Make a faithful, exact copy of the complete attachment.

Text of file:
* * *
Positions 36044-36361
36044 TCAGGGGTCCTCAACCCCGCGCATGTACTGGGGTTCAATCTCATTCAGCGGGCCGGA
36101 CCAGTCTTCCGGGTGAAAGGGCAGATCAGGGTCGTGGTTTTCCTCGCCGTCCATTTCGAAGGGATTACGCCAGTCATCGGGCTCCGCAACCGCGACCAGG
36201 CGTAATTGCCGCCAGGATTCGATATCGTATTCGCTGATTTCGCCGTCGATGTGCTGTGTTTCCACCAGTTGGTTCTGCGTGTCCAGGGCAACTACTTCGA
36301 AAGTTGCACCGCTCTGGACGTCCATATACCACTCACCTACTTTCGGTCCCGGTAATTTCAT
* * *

Positions 36044-36361
36044 TCAGGGGTCCTCAACCCCGCGCATGTACTGGGGTTCAATCTCATTCAGCGGGCCGGA
36101 CCAGTCTTCCGGGTGAAAGGGCAGATCAGGGTCGTGGTTTTCCTCGCCGTCCATTTCGAAGGGATTACGCCAGTCATCGGGCTCCGCAACCGCGACCAGG
36201 CGTAATTGCCGCCAGGATTCGATATCGTATTCGCTGATTTCGCCGTCGATGTGCTGTGTTTCCACCAGTTGGTTCTGCGTGTCCAGGGCAACTACTTCGA
36301 AAGTTGCACCGCTCTGGACGTCCATATACCACTCACCTACTTTCGGTCCCGGTAATTTCAT